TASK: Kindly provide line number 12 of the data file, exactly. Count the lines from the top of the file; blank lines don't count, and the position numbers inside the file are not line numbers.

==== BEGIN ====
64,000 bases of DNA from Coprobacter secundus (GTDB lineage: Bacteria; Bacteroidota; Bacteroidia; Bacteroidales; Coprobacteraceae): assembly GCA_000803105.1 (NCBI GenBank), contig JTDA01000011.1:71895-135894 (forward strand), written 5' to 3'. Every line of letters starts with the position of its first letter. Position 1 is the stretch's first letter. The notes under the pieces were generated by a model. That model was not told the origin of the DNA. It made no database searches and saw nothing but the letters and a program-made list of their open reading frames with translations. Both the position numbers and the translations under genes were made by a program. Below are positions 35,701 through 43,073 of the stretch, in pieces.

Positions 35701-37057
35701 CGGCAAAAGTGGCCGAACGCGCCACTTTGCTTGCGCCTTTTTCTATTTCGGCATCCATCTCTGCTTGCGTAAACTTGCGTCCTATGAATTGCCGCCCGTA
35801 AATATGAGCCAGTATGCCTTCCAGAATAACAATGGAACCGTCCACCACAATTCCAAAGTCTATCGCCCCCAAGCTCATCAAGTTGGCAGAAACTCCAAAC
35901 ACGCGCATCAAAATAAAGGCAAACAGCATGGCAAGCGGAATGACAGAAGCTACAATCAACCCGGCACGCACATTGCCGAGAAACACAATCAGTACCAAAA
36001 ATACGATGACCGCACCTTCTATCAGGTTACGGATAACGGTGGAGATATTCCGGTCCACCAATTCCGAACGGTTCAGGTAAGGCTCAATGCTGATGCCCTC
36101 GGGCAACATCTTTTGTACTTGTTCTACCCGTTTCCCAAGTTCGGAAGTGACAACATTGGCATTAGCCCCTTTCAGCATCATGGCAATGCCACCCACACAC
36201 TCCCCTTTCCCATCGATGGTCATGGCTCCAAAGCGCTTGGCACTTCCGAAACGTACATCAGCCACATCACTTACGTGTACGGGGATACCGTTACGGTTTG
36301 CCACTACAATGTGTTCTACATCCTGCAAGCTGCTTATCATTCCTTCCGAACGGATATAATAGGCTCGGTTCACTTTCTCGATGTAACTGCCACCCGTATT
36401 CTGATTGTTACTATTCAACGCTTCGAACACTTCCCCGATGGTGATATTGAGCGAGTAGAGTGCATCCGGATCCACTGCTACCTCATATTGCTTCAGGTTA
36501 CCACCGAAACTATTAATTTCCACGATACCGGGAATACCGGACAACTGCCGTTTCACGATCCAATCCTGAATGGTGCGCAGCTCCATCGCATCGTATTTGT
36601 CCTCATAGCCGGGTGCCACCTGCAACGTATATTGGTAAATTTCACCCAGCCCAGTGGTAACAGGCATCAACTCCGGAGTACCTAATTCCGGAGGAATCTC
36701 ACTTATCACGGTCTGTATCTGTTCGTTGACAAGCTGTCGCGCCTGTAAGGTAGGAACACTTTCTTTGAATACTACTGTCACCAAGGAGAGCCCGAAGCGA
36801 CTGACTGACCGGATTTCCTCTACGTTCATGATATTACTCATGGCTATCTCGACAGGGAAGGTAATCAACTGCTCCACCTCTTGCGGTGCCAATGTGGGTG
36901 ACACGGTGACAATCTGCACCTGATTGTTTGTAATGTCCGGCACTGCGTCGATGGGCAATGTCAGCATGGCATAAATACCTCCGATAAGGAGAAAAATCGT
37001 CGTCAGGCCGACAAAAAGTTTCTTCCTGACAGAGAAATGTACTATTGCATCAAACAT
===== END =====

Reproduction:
36601 CCTCATAGCCGGGTGCCACCTGCAACGTATATTGGTAAATTTCACCCAGCCCAGTGGTAACAGGCATCAACTCCGGAGTACCTAATTCCGGAGGAATCTC